Question from Trish: I am the mother of a 6-year-old with Duchenne MD. His life expectancy is 20 years old. I am also an LPC intern (I currently work as a crisis counselor for hurricane victims in south Louisiana). I am interested in specializing in grief, learning more about anitcipatory grief, and assisting other families that are dealing with expected loss. I see anticipatory grief as largely overlooked in the grief and loss field. What are the best resources for those experiencing anticipatory grief?
Marty Tousley, CNS-BC, FT, responds: My dear Trish: I’m so sorry to learn of your son’s serious illness, and as a mother myself, I cannot imagine how challenging this knowledge must be for you. It is extremely difficult to know that over time your loved one’s health and quality of life will deteriorate, much less having to witness it. And as you are already aware, over the next several years you will be experiencing all the emotions of grief in anticipation of losing your beloved son. You are literally living in the shadow of death, and I am in awe of your courage – not only in wanting to learn as much as you can about this process, but also in your wanting to assist other families struggling to cope with expected loss. You have my deepest admiration and respect.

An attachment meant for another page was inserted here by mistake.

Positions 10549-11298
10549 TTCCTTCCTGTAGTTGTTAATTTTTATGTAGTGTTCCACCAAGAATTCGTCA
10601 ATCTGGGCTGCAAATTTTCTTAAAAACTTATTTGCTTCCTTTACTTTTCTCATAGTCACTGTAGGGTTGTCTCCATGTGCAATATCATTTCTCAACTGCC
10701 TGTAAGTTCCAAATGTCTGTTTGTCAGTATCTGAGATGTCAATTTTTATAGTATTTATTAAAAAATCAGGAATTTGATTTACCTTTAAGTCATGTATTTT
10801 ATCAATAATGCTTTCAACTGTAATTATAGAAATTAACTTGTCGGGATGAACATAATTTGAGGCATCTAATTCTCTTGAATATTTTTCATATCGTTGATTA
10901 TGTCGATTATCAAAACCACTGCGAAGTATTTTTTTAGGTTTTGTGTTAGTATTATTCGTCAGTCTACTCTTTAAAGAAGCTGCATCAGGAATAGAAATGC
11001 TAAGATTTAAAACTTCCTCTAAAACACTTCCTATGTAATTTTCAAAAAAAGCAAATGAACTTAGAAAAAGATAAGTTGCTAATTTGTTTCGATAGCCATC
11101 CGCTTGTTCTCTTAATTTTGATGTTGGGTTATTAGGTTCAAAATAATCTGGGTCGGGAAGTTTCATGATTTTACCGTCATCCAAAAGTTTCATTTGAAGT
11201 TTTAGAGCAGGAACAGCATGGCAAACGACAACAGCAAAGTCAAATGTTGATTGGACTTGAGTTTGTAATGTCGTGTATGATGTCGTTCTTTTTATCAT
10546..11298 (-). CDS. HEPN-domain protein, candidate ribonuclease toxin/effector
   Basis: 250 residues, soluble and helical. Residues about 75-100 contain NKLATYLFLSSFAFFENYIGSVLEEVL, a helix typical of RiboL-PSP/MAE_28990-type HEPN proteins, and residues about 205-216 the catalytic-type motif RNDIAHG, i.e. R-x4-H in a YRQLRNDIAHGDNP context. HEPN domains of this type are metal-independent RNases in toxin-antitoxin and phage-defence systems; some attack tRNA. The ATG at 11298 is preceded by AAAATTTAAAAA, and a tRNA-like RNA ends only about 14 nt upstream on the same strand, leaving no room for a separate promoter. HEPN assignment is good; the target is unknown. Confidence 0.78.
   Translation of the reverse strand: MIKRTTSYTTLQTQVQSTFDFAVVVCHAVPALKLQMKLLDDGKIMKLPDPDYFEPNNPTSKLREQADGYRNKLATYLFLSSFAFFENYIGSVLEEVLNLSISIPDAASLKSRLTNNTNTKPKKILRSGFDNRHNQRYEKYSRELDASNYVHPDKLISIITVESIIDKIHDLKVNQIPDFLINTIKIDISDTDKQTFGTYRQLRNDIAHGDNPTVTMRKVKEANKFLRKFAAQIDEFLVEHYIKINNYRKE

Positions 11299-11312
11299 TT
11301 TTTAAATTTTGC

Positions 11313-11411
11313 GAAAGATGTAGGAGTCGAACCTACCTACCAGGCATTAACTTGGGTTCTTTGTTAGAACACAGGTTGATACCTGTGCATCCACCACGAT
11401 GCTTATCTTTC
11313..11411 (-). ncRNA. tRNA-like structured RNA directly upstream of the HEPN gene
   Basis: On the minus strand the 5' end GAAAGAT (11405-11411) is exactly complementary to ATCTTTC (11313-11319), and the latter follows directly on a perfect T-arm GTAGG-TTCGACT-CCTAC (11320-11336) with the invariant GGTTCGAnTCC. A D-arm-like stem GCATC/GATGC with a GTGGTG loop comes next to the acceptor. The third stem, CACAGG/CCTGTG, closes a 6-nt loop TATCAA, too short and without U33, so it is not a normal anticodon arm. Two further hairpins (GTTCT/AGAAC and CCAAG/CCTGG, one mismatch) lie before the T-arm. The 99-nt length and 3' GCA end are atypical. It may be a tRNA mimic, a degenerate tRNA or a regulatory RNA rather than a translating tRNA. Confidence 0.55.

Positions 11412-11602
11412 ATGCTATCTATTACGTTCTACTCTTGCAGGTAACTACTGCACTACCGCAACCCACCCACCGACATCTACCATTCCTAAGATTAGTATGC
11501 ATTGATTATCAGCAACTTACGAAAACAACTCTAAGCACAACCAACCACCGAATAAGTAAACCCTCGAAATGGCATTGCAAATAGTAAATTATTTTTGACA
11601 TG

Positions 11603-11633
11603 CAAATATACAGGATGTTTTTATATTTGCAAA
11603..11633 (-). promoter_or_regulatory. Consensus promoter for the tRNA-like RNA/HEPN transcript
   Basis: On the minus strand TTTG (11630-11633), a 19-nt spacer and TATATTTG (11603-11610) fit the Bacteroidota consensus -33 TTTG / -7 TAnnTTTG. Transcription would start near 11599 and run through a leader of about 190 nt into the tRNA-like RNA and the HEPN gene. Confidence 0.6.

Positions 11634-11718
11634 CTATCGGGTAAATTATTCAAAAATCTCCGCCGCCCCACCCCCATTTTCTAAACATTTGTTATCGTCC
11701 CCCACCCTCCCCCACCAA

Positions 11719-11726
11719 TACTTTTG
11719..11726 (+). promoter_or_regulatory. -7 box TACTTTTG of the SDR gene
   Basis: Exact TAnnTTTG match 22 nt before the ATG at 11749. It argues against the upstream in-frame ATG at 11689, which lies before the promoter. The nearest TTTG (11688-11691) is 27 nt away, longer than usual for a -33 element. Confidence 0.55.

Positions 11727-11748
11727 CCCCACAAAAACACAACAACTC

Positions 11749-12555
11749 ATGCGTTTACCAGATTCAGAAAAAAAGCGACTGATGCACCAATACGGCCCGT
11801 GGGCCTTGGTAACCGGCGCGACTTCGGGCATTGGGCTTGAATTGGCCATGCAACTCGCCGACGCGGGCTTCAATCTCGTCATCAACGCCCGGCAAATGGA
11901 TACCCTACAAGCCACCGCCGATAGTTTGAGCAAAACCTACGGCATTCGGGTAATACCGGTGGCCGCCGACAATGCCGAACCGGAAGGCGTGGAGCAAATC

You’ve asked about the best resources for those experiencing anticipatory grief, and here are some I would suggest:
Handbook for Mortals: Guidance for People Facing Serious Illness (Book by J. Lynn)grief, hope